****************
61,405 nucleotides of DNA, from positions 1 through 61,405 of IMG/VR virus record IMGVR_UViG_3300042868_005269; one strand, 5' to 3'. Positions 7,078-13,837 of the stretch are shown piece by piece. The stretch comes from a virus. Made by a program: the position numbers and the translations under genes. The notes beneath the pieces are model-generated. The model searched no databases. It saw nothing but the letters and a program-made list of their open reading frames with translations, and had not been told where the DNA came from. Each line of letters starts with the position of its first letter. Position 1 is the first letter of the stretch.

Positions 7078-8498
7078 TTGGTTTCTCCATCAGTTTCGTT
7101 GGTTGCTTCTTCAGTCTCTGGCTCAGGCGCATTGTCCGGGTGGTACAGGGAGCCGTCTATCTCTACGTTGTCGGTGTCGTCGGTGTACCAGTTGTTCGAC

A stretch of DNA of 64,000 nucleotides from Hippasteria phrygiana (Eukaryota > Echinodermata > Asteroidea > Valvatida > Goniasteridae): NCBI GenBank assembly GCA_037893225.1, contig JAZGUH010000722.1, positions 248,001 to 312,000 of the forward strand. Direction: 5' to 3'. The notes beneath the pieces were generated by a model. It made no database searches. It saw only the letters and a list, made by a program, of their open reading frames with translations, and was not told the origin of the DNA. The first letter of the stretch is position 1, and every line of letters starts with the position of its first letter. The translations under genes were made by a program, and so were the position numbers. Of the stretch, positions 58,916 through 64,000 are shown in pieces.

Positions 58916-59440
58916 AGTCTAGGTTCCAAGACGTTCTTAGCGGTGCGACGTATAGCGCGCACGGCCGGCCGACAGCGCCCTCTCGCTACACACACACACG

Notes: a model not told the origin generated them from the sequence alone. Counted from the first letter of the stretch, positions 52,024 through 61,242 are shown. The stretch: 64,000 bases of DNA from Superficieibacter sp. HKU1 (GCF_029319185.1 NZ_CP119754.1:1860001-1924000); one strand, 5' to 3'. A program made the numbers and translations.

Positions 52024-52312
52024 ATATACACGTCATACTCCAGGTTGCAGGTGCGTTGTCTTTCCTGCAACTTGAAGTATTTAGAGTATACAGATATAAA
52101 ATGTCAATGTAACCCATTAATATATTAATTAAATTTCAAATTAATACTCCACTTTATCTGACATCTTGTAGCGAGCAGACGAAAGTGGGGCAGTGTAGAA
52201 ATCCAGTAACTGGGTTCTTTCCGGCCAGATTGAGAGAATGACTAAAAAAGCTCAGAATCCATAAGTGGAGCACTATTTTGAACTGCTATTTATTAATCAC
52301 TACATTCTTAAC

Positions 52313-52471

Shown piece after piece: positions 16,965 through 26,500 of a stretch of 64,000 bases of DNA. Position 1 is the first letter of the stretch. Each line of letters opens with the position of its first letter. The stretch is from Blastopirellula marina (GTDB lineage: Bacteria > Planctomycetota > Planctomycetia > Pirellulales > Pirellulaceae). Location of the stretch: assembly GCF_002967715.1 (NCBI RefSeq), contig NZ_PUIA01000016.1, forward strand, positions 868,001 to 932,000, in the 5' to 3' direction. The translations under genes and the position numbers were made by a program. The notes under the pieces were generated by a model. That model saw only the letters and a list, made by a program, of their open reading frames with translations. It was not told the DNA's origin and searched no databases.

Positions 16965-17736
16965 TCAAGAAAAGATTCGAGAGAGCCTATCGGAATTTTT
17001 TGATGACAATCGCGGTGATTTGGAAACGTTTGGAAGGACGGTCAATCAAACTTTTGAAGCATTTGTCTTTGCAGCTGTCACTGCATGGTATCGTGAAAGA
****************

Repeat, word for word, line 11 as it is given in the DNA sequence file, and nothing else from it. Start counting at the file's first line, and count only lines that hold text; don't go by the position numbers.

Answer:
52101 ATGTCAATGTAACCCATTAATATATTAATTAAATTTCAAATTAATACTCCACTTTATCTGACATCTTGTAGCGAGCAGACGAAAGTGGGGCAGTGTAGAA